I went to Paris in January 2020 to attend a weekend workshop with Valérie Jardin. I had learnt of her work from one of her books and following on had found this weekend workshop in Paris from her website.
Our cancelled cruise from Dubai to India made it possible to attend the workshop.
Thursday 16th January: To Paris on Eurostar
I caught the train from Farnborough into London Waterloo then the Underground to St Pancras. There I picked up a sandwich and a drink for later on the Eurostar.
Boarding was open for my train to Paris and after immigration checks (UK and French) I quickly went through security and found myself in an almost empty Eurostar waiting area – I was that early. While I waited I had a coffee and the last hot sausage sandwich from the buffet. I watched as the seats all around me filled up with passengers. Their suitcases and carry-ons easily dwarfed mine.
When the train was called for boarding I joined the crowd as it surged forwards only to find that one set of doors were closed. Everyone was being crushed going thorough just one set of doors. There were children in this crush and luckily near the doors everyone seemed to slow down and relax and make space. At the top of the travellator I walked along looking for my coach. The coaches only have one door to the platform that open into a large open space. My seat was on the third row down and being early on the train I had lots of room on the luggage rack to hoist up my suitcase.
By the time we left St Pancras the carriage was full. My seat was next to the aisle -bad planning. Down the carriage the tables were being used as foot rests – a reminder next time I travel on here to bring antiseptic wipes.
The journey passed without incident.
The Gare du Nord
At the Gare du Nord I joined the throng leaving the train and came out onto the concourse.
Opposite I could see a sign for the RER pointing to a down escalator. I walked along a wide underground area that seemed to be as big as the concourse above. At one of the ticket machines I bought my Zone 1 ticket and followed the signs to the RER platforms, through a turnstile and then down an escalator.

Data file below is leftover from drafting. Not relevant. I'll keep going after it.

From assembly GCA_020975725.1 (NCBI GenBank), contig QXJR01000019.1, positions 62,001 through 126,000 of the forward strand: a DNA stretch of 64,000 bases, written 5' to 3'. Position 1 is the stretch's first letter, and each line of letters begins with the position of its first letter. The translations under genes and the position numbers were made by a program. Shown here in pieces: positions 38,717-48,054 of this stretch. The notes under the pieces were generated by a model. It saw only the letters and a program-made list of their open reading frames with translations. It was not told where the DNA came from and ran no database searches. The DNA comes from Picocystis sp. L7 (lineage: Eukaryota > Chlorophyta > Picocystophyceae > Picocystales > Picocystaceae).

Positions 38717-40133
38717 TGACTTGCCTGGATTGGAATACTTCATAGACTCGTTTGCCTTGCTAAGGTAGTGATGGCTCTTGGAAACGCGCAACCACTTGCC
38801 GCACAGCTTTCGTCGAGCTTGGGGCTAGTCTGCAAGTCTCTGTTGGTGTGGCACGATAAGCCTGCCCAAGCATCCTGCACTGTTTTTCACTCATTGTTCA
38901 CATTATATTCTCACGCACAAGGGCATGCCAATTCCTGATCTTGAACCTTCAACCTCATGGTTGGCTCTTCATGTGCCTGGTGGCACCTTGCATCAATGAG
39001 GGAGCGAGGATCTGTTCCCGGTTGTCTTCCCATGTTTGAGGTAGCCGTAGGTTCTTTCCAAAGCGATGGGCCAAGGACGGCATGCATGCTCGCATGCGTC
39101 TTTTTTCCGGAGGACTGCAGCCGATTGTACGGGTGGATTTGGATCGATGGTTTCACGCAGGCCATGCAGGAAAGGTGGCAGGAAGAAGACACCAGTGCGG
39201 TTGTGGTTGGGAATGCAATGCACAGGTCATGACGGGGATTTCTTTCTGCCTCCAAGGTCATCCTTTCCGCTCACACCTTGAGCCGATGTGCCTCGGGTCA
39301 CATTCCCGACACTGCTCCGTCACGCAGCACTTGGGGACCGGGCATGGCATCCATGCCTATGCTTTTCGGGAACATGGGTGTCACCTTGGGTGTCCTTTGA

It was by now rush hour and everyone was surging around around me as I kept stopping truing to work out which of the down escalators I needed from this large underground hall. I simply couldn’t see any signs for the lines I wanted. So I asked one of the many red jacketed ‘helpers’ and was told to look for platform 44.
Finding the correct RER line
Now here’s the problem, I could see 40-33 and 45-47 but platform 44 eluded me. So I asked again and was pointed to a staircase. Down below me the platform was packed with commuters, I guess I needed the platform that full of people and joined the crowd 4 or 5 rows back from the platform edge. The train came and it was full. Passengers left and then the crowds surged forwards. I was then one row back from the double doors. The commuters behind me clearly didn’t want to wait and I was literally pushed onto the train, rucksack, suitcase and all.
After the doors closed an English lady at the side of me was being crushed and after some manoeuvring we managed to make space for her. The next station was just as busy and I was pushed away from the door. The next two stations emptied the carriage and after Notre Dame the carriage was virtually empty. Next stop was Luxembourg.
Where I left the carriage there were no signs for the exit. I asked a couple walking by and they pointed to my right and I made my way along the long platform. Up the stairs I came to a cramped hall with barriers.I put my ticket in and it duly popped out, I turned to get my case and the barrier closed. There were no station staff so I had another problem being new to the Parisian commuter network.
I did get through the barriers – don’t ask – and made my way out onto the Boulevard Saint-Michel. Ahead I could see police barriers and could heart a chanting crowd. As I neared where I would turn towards the hotel I could see the crowds outside the Palais de Luxembourg. If I had turned the other way on the platform I would have left the station much further along the boulevard and close to where I turned up the Rue Soufflot. Across the Rue Soufflot, the police had set up a barrier and were not letting any vehicles up towards the Pantheon.
Hotel de Senlis
The Hotel de Senlis is up a side street up from the Rue Soufflot. After checking in I went into the smallest lift that I can remember with just enough room for my bags and I.
After unpacking I went for a walk to find the hotel where I would be meeting Valérie Jardin the next day for the start of the workshop. To get to the Hotel des Grands Hommes I had to walk up Rue Soufflot and go to the right when I reached the Place du Pantheon.
I passed street furniture decorated with paintings of some of the famous people buried in the Pantheon.
Here’s the side view of the Pantheon from outside the hotel.
It was now nearly 6 pm and as I walked down the Rue Soufflot I looked for some where to eat.